Human Tregs are very difficult to analyze because of the lack of reliable markers to distinguish them from other white blood cells. We circumvented this problem by deriving “clones” of human Treg cells. Clones are pure populations of cells that can be kept in culture for long periods of time, and provide very stable material to perform repeated experiments and derive robust results. We used our human Treg clones to identify functional features present in Tregs, but not in other types of lymphocytes, that could therefore mediate the Treg immune suppressive functions. We found that human Tregs produce a cytokine called TGF-ß. Cytokines are substances (proteins) secreted by cells of the immune system and exerting their effects on other cells. TGF-ß is very well known for its potent immune suppressive activities, and could therefore represent an important mediator of Treg function. We also found that Tregs use GARP, a protein anchored at their surface, to regulate the production of TGF-ß. Our current work attempts to decipher the roles of GARP and TGF-ß in the immune suppressive activity of Tregs.
Regulatory T cells, or Tregs, are a subset of CD4+ lymphocytes specialized in the suppression of immune responses. They prevent the occurrence of auto-immune diseases, but in mice they were also shown to contribute to cancer progression by inhibiting anti-tumor immune responses. Tregs could play a negative role in cancer patients, but this has remained difficult to verify due to the lack of a Treg-specific marker in humans, as well as to an incomplete understanding of the mechanisms underlying their suppressive function.
We succeeded in deriving stable human Treg clones, representing long-term cultures of pure lymphocyte populations available for repeated analysis. A stable epigenetic mark unambiguously distinguished human Treg clones from non regulatory T cells: a conserved non-coding region in gene FOXP3, encoding a transcription factor indispensable for the development and function of Tregs, was found demethylated in Treg clones only.
Our objectives are twofold: develop tools to quantify Tregs inhuman tissues, and identify mechanisms important for their suppressive function, which could be specifically targeted to improve the efficiency of cancer vaccines.
Quantification of Tregs in human tissues
We set up a methylation-specific real-time PCR assay to quantify demethylated FOXP3 sequences, indicative of the presence of Tregs. We used thisassay to measure Treg frequencies in the blood of patients who received tumor vaccines in combination with different potentially Treg depleting agents.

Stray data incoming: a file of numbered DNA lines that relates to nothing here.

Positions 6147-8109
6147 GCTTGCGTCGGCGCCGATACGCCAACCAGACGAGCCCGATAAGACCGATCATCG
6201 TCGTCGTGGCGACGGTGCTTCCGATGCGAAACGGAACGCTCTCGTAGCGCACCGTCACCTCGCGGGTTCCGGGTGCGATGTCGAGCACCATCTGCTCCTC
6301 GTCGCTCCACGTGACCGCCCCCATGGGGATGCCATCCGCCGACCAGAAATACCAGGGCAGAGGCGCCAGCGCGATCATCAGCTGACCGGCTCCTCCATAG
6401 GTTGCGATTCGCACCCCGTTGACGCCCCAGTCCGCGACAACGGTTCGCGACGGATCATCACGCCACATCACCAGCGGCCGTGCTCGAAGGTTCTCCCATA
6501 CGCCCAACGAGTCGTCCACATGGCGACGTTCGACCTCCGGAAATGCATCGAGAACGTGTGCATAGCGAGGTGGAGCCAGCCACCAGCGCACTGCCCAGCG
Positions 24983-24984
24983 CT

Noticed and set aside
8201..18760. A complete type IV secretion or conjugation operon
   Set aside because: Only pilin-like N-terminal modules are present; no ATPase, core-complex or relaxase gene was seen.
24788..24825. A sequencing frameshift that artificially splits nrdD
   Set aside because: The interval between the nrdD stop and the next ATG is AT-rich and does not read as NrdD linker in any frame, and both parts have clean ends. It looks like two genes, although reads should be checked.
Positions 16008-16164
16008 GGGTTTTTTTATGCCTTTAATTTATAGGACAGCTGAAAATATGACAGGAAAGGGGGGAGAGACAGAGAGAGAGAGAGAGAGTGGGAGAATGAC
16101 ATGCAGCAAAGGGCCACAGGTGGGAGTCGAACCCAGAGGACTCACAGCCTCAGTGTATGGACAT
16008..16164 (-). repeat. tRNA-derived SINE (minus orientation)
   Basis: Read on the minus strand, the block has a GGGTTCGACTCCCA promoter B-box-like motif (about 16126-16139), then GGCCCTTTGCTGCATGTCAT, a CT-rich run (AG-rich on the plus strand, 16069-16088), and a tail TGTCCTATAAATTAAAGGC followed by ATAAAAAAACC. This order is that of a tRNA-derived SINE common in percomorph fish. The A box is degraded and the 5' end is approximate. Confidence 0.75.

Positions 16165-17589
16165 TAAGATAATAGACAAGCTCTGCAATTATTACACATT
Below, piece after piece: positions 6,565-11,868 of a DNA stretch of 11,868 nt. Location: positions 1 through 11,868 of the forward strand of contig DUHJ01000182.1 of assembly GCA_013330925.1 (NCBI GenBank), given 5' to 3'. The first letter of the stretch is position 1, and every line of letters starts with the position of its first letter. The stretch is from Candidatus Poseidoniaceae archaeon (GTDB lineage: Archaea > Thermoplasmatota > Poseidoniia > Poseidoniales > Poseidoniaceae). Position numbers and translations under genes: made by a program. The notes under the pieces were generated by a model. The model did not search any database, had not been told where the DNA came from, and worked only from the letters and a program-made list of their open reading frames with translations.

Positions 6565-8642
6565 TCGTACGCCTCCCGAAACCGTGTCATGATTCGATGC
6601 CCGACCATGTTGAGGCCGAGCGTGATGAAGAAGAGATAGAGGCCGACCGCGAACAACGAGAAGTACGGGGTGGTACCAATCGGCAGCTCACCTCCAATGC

None of the agents tested induced a significant decrease in Treg frequencies in a majority of patients. We attempted to use our assay to measure Treg frequencies directly inside tumor samples. But we observed that melanoma cells themselves could harbor demethylated FOXP3 sequences,probably as a consequence of aberrant methylation patterns that frequently occur in human tumors. This observation precludes the use of FOXP3 demethylation as a marker of Treg cells in tumors, unless tumor-infiltrating T cells are separated from tumor prior to analysis. More recently, we used our assay in collaboration with the group of Frédéric Baron (GIGA, University of Liège), to measure proportions of Tregs in clinical-grade preparations of human Tregs infused in NSG mice to prevent xenogeneic Graft versus Host Disease (GvHD).
Mechanisms of immune suppression by human Tregs
Functional analysis of our Treg clones revealed that a hallmark of stimulated human Tregs is to produce the active form of TGF-ß, a cytokine with well-known immunosuppressive actions. We are currently attempting to identify the mechanisms by which human Tregs can produce active TGF-ß.
Many cell types produce the latent, inactive form of TGF-ß. In latent TGF-ß, the mature TGF-ß protein (in green in Fig. 1) is bound to the Latency Associated Peptide, or LAP (in grey in Fig. 1), and is thereby prevented from binding to the TGF-ß receptor. We recently showed that latent TGF-ß binds to GARP, a transmembrane protein which is present on the surface of stimulated Tregs but not on other T cells. We hypothesize that membrane localization of latent TGF-ß through binding to GARP is required for activation of the cytokine by Tregs. We also observed that Tregs secrete a new form of soluble latent TGF-ß, in which it is disulfide-linked to GARP (Fig. 1). Secretion of soluble GARP/TGF-ß complexes, possibly through shedding form the cell surface, appears to be specific of the T cell lineage (12). We are currently trying to understand what function these new types of complexes could exert.
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HUMAN REGULATORY T LYMPHOCYTES AND TGF-β